Spine Specialists May Not Recognize Patients' Distress

Sensitivity for identifying patients with high levels of distress is below 30 percent

THURSDAY, Jan. 13 (HealthDay News) -- Spinal surgeons relying on their clinical impression often do not accurately identify patients in psychological distress, according to a study published in the Dec. 15 issue of the Journal of Bone & Joint Surgery.

Michael D. Daubs, M.D., of the University of Utah in Salt Lake City, and colleagues studied eight spinal specialists to determine the accuracy of their clinical impressions of patients' psychological distress level compared with results determined by a patient-completed questionnaire. The physicians evaluated 400 patients who also completed the Distress and Risk Assessment Method (DRAM) questionnaire. The physicians were blinded to the results of the questionnaire.

The researchers found that 64 percent of the patients had some level of psychological distress and 22 percent had high levels of distress. The physicians' sensitivity for identifying patients with high levels of distress was 28.7 percent with a positive predictive value of 47.2 percent. Sensitivity rates between more and less experienced surgeons were not significantly different. However, nonoperative spine specialists had a significantly higher sensitivity rate than did surgeons (41.7 versus 19.6 percent).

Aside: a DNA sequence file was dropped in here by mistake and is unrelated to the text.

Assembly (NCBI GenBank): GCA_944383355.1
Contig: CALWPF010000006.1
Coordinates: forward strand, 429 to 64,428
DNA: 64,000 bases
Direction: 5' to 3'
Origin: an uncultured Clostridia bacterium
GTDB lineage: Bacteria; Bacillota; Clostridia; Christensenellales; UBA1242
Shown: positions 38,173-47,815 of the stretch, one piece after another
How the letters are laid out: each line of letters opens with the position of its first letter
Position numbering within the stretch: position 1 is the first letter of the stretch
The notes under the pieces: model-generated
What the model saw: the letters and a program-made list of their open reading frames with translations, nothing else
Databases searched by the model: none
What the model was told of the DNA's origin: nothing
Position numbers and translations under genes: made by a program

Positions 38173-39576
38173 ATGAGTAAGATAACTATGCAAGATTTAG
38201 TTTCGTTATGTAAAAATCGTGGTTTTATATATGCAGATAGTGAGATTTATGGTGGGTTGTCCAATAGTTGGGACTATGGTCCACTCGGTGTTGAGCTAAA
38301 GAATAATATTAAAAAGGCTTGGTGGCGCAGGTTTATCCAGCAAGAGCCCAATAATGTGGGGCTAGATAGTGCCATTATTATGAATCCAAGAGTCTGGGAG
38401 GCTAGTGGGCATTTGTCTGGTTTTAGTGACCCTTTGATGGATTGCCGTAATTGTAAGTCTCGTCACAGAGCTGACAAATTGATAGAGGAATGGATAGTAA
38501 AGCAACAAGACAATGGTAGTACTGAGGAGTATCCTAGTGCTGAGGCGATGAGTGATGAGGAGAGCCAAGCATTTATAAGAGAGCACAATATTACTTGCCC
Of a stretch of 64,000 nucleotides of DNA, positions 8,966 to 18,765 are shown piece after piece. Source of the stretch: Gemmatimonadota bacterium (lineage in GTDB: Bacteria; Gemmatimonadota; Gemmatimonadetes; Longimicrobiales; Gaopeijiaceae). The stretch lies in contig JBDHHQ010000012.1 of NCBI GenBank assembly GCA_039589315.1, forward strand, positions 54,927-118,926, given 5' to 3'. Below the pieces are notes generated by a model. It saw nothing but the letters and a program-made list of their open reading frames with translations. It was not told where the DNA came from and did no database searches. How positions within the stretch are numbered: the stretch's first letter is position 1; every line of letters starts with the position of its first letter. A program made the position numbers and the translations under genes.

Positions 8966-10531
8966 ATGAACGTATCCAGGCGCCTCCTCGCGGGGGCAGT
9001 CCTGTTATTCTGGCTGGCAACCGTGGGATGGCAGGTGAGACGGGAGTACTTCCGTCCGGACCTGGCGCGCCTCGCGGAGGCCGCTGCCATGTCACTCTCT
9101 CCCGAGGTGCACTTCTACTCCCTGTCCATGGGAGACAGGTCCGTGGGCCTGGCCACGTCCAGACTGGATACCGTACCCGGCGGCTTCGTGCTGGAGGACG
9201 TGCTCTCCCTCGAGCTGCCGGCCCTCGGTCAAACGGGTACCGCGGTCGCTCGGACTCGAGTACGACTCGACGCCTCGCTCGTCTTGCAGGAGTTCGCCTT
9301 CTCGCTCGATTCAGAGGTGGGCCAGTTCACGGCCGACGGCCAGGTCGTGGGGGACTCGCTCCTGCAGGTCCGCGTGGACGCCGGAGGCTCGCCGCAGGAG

"Surgeons should consider the routine use of a validated questionnaire, such as the DRAM, to screen for psychological distress, and they should integrate the findings into their medical decision-making process," the authors write.

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